Matthew hoped the upcoming discussion on land supply can lead to better planning of rural landuse. He also remarked that this year's survey was only carried out for 5 months, and would continue to the second season of next year. Hence, the numbers of species recorded may rise.

Note 1: The total number of butterfly species in Hong Kong is about 265.

The Butterfly Survey Scheme was launched in 2008, and was the first of its kind in training members of the public to become qualified Butterfly Surveyors. The team invests substantial efforts to collect data on butterfly ecology in long term. Currently there are 286 qualified surveyors, monitoring 11 butterfly hotspots. The number of butterfly hotspots covered has increased from three in the first year with new one added each year. The sites currently being monitored are: San Tau (Lantau Island), Luk Keng (Fanling), Wu Kau Tang (Tai Po), Lam Tsuen (She Shan and Ng Tung Chai, Tai Po), Yuen Tun Ha (Tai Po), Shum Chung and Yung Shue O (Sai Kung), Sha Tau Kok, Pak Sha O and Lai Chi Chong (Sai Kung), Mui Wo (Lantau) and Lok Ma Chau-Long Valley-Ho Sheung Heung and the site added this year - Tai Lam Country Park (Kam Tin). Regular surveys are carried out from June to May of the following year. The figures for 2017 were collected from June till 8 October. The figures for Tai Lam Country Park (Kam Tin) also included those from preliminary surveys in April and May, 2017.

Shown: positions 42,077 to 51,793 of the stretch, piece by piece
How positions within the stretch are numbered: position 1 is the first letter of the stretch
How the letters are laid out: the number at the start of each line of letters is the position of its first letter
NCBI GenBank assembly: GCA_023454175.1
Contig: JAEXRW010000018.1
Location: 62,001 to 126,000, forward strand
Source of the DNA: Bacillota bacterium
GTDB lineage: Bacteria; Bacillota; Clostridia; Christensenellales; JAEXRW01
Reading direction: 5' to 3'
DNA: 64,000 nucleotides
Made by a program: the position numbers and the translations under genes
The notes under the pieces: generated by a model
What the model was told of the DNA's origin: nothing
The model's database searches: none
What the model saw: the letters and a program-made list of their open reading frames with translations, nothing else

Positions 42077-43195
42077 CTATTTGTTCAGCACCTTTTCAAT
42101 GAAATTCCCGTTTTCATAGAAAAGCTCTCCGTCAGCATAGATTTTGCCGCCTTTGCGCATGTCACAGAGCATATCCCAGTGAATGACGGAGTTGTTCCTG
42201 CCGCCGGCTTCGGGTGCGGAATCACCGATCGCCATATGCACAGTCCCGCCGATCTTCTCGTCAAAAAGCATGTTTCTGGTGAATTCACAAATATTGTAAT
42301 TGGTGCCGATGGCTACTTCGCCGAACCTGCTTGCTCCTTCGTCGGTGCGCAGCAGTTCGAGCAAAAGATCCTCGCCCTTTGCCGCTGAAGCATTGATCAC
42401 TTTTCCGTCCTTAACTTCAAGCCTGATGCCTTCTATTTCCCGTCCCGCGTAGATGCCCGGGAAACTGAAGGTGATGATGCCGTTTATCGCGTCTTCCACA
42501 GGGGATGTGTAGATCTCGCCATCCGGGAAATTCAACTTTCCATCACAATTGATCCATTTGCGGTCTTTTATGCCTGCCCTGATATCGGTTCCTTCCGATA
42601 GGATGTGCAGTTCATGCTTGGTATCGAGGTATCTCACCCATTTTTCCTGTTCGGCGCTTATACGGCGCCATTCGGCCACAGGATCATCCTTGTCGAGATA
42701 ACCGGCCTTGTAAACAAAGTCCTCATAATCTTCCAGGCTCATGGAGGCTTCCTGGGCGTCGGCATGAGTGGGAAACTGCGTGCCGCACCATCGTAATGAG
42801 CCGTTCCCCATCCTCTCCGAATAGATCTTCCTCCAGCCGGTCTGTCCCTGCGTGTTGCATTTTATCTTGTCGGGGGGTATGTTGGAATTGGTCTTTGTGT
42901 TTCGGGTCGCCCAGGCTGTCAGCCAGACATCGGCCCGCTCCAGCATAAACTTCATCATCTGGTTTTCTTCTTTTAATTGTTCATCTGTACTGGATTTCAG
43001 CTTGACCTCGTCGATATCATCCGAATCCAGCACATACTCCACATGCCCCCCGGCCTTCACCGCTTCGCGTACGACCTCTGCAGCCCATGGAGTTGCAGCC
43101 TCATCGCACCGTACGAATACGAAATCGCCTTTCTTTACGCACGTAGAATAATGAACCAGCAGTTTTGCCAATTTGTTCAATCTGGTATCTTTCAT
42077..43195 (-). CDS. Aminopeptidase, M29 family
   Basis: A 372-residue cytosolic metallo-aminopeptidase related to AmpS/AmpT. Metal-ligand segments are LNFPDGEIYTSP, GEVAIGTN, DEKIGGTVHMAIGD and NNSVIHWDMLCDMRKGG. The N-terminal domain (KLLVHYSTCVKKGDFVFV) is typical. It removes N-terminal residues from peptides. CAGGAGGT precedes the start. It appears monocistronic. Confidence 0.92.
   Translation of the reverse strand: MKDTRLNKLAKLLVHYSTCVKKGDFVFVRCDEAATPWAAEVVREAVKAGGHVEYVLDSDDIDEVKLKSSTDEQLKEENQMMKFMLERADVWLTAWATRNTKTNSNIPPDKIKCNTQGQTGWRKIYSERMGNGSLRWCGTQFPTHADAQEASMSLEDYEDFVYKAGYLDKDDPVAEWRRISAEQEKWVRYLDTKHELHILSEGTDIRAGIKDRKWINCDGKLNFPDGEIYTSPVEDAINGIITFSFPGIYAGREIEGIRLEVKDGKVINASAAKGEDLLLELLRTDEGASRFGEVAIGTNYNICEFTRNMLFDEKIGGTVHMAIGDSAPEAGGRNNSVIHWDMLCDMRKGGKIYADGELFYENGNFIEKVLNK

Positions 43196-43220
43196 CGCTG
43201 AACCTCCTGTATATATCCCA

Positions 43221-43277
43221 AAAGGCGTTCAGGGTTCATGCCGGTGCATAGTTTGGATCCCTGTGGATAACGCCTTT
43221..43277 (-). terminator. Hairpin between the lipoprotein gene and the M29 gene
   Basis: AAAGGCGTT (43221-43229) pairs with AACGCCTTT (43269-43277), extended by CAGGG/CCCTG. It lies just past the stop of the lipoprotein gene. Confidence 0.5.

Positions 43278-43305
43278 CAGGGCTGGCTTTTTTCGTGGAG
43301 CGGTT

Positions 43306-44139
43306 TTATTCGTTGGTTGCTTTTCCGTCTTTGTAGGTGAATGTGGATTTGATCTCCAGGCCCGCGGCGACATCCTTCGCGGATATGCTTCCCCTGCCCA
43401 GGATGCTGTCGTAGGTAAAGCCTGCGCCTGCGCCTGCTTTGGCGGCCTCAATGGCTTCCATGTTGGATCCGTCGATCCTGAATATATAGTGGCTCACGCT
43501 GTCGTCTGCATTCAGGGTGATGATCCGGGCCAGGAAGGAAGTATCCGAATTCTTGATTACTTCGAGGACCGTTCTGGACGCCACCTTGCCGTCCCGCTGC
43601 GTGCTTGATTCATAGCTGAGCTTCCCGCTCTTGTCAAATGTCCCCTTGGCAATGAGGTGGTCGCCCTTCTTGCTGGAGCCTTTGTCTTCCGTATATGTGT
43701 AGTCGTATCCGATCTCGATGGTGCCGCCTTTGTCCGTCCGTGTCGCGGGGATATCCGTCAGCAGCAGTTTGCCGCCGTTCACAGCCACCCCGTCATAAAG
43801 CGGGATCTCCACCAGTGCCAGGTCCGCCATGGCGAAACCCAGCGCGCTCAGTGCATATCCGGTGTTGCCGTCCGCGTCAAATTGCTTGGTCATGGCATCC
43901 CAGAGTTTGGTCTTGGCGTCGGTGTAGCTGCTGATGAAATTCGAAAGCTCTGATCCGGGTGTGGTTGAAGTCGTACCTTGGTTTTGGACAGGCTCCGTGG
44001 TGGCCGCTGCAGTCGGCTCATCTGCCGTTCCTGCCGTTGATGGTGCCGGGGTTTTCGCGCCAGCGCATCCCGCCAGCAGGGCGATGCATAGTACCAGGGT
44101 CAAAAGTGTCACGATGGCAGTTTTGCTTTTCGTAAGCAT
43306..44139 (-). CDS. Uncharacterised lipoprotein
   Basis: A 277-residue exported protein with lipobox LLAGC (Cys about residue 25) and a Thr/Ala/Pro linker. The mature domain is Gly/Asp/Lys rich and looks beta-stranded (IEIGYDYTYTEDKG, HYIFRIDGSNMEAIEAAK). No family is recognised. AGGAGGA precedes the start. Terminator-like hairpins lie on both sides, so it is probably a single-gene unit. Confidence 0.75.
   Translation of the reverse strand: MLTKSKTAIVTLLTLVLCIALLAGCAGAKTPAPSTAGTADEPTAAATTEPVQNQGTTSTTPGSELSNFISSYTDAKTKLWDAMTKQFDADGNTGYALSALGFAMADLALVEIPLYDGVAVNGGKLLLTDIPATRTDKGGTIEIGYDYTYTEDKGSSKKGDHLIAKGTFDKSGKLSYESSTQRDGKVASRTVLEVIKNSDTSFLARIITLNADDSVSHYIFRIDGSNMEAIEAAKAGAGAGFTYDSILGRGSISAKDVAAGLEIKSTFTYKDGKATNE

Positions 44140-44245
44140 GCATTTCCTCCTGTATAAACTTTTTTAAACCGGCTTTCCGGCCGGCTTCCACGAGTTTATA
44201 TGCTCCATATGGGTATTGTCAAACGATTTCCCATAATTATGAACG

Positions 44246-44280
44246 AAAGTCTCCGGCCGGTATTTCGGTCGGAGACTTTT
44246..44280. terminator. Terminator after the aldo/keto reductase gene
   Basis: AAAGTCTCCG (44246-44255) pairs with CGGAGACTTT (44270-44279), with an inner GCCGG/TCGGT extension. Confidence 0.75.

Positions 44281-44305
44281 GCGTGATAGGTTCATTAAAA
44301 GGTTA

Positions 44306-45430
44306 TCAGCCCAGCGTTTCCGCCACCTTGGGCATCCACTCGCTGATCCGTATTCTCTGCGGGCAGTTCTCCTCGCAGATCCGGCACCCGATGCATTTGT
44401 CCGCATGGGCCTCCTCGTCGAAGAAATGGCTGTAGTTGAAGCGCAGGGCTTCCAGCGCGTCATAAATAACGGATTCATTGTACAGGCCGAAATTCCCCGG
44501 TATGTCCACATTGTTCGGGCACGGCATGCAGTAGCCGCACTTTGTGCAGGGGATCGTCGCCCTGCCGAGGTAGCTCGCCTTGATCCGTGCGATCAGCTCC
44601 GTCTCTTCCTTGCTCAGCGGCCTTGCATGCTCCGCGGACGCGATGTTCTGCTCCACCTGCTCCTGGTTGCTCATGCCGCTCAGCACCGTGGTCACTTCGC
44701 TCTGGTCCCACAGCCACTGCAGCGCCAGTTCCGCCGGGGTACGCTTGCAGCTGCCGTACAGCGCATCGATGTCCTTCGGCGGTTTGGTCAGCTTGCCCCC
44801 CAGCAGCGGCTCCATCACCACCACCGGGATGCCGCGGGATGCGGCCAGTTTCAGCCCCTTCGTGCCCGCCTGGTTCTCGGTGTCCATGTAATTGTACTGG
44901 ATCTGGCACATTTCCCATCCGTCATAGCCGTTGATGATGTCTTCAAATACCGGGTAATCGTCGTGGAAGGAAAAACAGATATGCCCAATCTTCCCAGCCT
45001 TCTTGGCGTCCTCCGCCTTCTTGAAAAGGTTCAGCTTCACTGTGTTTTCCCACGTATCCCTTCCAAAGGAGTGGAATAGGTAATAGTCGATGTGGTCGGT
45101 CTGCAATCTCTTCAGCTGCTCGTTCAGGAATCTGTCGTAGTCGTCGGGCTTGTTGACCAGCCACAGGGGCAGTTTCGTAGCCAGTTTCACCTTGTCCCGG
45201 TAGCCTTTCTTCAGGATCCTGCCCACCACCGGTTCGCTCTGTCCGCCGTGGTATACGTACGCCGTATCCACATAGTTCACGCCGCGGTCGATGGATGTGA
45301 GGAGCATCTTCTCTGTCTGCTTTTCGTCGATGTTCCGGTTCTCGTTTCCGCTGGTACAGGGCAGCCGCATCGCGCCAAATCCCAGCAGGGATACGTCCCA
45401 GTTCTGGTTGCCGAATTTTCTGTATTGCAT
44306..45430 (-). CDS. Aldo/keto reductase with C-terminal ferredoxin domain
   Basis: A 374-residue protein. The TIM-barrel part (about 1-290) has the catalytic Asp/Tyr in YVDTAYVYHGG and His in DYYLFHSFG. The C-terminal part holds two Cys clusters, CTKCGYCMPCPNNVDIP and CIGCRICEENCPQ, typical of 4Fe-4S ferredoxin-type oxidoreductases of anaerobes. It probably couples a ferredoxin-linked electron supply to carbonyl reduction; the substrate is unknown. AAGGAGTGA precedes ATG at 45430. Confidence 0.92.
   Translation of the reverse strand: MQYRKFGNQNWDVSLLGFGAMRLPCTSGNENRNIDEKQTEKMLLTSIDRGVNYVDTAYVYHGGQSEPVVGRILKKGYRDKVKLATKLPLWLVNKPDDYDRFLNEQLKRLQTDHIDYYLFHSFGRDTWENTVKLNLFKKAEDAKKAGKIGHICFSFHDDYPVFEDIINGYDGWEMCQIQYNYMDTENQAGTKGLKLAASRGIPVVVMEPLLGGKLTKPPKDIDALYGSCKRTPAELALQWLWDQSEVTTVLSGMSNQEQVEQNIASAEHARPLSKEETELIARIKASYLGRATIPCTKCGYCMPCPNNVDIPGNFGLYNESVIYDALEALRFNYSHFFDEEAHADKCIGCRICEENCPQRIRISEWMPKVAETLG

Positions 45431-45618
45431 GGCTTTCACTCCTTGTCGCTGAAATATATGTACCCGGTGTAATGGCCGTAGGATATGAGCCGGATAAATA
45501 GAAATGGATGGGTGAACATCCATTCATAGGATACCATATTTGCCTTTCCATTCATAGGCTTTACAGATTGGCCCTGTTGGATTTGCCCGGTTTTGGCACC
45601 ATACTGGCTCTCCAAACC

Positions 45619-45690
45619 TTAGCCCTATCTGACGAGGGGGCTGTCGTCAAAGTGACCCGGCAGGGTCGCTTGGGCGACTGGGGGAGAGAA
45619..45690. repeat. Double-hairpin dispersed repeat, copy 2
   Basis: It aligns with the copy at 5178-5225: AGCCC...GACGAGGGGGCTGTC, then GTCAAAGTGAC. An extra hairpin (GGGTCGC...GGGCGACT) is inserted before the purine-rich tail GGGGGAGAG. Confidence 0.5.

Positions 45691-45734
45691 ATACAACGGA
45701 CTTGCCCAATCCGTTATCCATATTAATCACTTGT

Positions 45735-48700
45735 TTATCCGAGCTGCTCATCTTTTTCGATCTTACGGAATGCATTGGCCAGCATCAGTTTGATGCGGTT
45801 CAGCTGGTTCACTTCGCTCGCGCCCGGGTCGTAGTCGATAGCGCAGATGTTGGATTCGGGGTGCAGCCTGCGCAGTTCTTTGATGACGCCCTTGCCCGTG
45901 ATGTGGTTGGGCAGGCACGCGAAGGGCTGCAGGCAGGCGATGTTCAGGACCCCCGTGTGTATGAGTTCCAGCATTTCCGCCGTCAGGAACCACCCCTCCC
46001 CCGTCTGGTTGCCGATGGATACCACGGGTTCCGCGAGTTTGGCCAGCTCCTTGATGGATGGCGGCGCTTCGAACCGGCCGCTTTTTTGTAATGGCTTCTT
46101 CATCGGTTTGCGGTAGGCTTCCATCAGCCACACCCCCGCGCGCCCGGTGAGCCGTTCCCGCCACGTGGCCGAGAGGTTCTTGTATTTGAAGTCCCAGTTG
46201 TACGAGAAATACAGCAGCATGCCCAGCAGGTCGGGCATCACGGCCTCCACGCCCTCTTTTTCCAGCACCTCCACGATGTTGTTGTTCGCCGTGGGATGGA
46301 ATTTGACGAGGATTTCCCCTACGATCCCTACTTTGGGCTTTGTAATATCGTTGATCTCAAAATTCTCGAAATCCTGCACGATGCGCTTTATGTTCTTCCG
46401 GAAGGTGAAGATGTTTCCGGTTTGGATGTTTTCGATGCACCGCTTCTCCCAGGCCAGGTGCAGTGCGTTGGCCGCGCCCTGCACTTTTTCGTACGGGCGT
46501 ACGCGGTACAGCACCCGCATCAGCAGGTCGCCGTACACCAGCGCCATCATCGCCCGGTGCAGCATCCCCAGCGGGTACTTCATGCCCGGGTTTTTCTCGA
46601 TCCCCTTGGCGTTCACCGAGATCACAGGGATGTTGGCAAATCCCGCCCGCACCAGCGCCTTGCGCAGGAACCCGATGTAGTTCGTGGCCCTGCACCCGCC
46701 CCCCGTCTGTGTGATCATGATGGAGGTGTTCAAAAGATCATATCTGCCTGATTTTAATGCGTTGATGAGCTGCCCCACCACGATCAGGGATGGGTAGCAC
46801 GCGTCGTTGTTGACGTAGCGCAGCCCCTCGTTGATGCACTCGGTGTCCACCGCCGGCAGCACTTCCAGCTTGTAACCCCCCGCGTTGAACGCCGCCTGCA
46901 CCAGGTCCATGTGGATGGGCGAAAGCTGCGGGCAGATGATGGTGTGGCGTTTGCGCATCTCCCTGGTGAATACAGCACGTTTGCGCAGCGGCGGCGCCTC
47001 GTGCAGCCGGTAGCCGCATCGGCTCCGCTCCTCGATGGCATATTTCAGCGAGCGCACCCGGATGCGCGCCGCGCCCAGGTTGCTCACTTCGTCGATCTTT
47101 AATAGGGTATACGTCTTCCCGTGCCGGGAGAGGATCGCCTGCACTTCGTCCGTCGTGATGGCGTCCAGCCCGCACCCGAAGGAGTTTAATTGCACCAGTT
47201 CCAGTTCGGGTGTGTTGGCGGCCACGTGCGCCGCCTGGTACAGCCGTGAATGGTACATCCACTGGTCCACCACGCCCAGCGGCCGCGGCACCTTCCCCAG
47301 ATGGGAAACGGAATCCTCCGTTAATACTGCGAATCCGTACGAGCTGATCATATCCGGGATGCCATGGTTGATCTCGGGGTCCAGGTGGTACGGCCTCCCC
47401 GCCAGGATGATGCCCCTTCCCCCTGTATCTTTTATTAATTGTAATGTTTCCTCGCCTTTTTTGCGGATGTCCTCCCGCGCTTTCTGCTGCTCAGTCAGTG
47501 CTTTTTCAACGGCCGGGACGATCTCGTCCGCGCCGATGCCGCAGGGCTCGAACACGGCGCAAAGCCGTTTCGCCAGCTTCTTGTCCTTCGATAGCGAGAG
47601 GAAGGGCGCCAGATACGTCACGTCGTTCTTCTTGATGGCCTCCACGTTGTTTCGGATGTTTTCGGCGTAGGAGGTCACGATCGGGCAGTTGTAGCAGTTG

For the newly added site of Tai Lam Country Park, in view of government’s invitation in May to the Hong Kong Housing Authority to study the development potential of two areas of country park periphery lands which included Tai Lam Country Park, our monitoring route also focuses on the peripheries, starting at Ma On Kong Warden Post, passing Tsing Tam Reservoir and ending at Ho Pui: a total length of 10km.

Periphery of Tai Lam Country Park
Peacock Royal (Tajuria cippus)